The impossible European deleverage

Mario Draghi

Interest rates on Spanish 10-year sovereign bonds have fallen to 4 percent: this is good news, because only in June last year this figure was 7 percent. The reason, though, is not the great fiscal effort suffered by most Spaniards, as the official version goes. In fact, the deficit has hardly been cut. It would have increased, indeed, if we took into account the banking bailout as part of the total public debt.

Market credit costs are lower for Spain particularly for monetary causes: there’s the expansionary policy of the Bank of Japan, the so-called Draghi effect–the promise of the governor of the European Central Bank that it would buy state debt in case of necessity, which scared those betting against the euro–and the decision by the ECB of lowering main interest rates to 0.50 percent.

I am not the only one to say that, in spite of these events being positive, they are late and progress is very slow. The eurozone’s central bank should have acted as a last resort lender years ago, so peripheral economies would not have had to endure the punishment of excessive prices on market credit. If the ECB had behaved like any other central bank, the public and the private sectors would have had a better economic environment in which to deleverage. Now, even the 4 percent level is counter-productive for Spain, where such rates were last seen in 1959.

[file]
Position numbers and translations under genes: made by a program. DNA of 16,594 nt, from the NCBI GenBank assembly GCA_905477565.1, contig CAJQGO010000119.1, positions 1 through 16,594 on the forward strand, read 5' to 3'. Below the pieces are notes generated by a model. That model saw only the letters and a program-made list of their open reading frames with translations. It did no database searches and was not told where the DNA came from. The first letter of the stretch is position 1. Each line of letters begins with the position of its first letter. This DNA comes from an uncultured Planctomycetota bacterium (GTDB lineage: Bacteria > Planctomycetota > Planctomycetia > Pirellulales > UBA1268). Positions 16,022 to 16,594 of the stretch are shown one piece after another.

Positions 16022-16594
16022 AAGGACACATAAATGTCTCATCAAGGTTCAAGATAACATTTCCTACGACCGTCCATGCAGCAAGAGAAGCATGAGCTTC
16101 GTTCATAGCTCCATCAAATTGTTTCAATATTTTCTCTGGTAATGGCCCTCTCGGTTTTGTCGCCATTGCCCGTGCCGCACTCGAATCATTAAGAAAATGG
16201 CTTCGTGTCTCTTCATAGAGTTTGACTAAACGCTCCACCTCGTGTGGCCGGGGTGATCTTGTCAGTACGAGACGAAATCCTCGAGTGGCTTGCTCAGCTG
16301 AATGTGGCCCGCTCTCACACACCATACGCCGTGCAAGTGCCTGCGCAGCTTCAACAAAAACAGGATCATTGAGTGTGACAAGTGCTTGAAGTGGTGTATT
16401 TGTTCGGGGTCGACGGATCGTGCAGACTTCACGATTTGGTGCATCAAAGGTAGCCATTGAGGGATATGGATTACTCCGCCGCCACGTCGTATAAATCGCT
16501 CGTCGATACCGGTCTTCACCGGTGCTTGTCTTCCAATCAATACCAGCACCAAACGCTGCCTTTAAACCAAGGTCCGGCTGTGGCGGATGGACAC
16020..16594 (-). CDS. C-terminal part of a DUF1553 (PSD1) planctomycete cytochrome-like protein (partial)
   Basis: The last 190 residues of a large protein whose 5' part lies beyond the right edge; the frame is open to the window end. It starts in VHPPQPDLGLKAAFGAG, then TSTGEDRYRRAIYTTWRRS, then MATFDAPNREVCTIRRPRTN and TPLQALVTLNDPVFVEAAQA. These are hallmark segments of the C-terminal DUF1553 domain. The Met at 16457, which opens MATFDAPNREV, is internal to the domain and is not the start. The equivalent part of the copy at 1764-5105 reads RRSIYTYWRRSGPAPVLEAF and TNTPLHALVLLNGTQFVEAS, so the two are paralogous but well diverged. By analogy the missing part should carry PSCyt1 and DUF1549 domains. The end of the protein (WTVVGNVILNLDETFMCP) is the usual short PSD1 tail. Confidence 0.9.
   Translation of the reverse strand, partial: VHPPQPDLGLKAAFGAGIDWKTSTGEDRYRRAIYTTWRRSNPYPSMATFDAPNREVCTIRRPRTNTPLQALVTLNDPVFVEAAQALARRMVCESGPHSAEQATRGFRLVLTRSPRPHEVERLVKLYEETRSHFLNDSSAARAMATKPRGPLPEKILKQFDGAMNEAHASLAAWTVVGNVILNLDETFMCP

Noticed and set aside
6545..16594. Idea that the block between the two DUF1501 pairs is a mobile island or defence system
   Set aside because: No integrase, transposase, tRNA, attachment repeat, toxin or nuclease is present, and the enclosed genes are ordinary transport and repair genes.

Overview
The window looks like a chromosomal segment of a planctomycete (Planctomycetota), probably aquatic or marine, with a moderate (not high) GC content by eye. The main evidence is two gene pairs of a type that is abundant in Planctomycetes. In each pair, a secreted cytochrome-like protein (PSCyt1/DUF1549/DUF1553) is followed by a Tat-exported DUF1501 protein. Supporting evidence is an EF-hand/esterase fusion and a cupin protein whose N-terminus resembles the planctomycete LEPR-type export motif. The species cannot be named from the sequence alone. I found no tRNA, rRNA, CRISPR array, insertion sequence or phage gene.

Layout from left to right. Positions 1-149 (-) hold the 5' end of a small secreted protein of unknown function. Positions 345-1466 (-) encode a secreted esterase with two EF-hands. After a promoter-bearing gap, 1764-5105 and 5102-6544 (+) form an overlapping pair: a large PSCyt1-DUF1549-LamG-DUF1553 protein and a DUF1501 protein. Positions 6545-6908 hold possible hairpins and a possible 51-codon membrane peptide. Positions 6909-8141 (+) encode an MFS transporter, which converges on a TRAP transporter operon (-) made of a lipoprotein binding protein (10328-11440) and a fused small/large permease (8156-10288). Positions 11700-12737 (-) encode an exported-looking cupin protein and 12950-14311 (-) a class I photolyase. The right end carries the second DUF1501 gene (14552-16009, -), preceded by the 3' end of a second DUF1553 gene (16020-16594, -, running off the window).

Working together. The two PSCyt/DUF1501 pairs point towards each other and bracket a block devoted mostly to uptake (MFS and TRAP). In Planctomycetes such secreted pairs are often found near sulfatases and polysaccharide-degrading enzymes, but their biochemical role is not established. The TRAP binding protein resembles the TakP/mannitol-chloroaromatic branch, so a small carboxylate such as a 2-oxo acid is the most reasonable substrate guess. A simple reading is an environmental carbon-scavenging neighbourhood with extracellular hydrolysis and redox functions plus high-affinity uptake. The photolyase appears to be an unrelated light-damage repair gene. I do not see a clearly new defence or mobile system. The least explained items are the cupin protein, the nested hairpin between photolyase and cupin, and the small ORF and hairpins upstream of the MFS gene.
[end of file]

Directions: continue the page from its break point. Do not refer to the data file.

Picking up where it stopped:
According to data from the Spanish government, it won’t be until 2016 that we’ll see real growth, that is 3 percent of nominal GDP. Even then, growth rates would remain below the average cost of market credit, which was on the 4.98 percent region in 2012.

Spain cannot reach a primary surplus in these circumstances. Interest payments were equivalent to 2.45 percent of GDP in 2012, a number that will go up in 2013 to 3.98 percent. The primary deficit of 6.5 percent could be trimmed to 4 percent this year. But an average interest rate of 4 percent on state debt combined with a zero percent nominal growth is expected to add the debt per GDP ratio in 4 percentage points (minus eventual primary deficits cuts).

This is not just a Spanish problem, of course. Although nominal interest rates on debt of Italy and other peripheral countries have dropped, too, their economies are deep into recession. Unless government income increases more than interest payments, the debt burden will get worse.

The conclusion seems to be that expansionary policies from Japan and the US help, despite the ineptitude of many, many European politicians. Central banks must intervene to ease the credit crunch in Europe. Is the ECB listening?

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About the Author

Miguel Navascués
Miguel Navascués has worked as an economist at the Bank of Spain for 30 years, and focuses on international and monetary economics. He blogs in Spanish at: http://

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